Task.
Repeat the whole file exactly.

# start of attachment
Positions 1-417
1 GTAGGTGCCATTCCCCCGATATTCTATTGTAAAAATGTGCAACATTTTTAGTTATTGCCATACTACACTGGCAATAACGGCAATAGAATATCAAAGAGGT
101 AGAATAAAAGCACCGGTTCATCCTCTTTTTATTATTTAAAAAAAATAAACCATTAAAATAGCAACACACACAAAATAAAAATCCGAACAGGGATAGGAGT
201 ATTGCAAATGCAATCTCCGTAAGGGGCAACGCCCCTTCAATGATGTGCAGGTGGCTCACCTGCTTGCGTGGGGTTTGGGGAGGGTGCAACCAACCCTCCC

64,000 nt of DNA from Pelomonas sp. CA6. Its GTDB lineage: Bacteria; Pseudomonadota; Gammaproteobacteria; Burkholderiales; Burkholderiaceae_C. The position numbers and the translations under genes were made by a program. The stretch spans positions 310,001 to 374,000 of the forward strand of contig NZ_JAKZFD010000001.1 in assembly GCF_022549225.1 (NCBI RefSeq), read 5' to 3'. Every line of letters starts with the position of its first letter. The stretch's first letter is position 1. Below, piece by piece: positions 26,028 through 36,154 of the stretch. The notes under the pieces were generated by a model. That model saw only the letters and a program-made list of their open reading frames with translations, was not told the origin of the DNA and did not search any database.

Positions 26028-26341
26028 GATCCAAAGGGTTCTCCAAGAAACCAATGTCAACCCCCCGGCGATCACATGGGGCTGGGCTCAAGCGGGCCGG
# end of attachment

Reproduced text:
Positions 1-417
1 GTAGGTGCCATTCCCCCGATATTCTATTGTAAAAATGTGCAACATTTTTAGTTATTGCCATACTACACTGGCAATAACGGCAATAGAATATCAAAGAGGT
101 AGAATAAAAGCACCGGTTCATCCTCTTTTTATTATTTAAAAAAAATAAACCATTAAAATAGCAACACACACAAAATAAAAATCCGAACAGGGATAGGAGT
201 ATTGCAAATGCAATCTCCGTAAGGGGCAACGCCCCTTCAATGATGTGCAGGTGGCTCACCTGCTTGCGTGGGGTTTGGGGAGGGTGCAACCAACCCTCCC

64,000 nt of DNA from Pelomonas sp. CA6. Its GTDB lineage: Bacteria; Pseudomonadota; Gammaproteobacteria; Burkholderiales; Burkholderiaceae_C. The position numbers and the translations under genes were made by a program. The stretch spans positions 310,001 to 374,000 of the forward strand of contig NZ_JAKZFD010000001.1 in assembly GCF_022549225.1 (NCBI RefSeq), read 5' to 3'. Every line of letters starts with the position of its first letter. The stretch's first letter is position 1. Below, piece by piece: positions 26,028 through 36,154 of the stretch. The notes under the pieces were generated by a model. That model saw only the letters and a program-made list of their open reading frames with translations, was not told the origin of the DNA and did not search any database.

Positions 26028-26341
26028 GATCCAAAGGGTTCTCCAAGAAACCAATGTCAACCCCCCGGCGATCACATGGGGCTGGGCTCAAGCGGGCCGG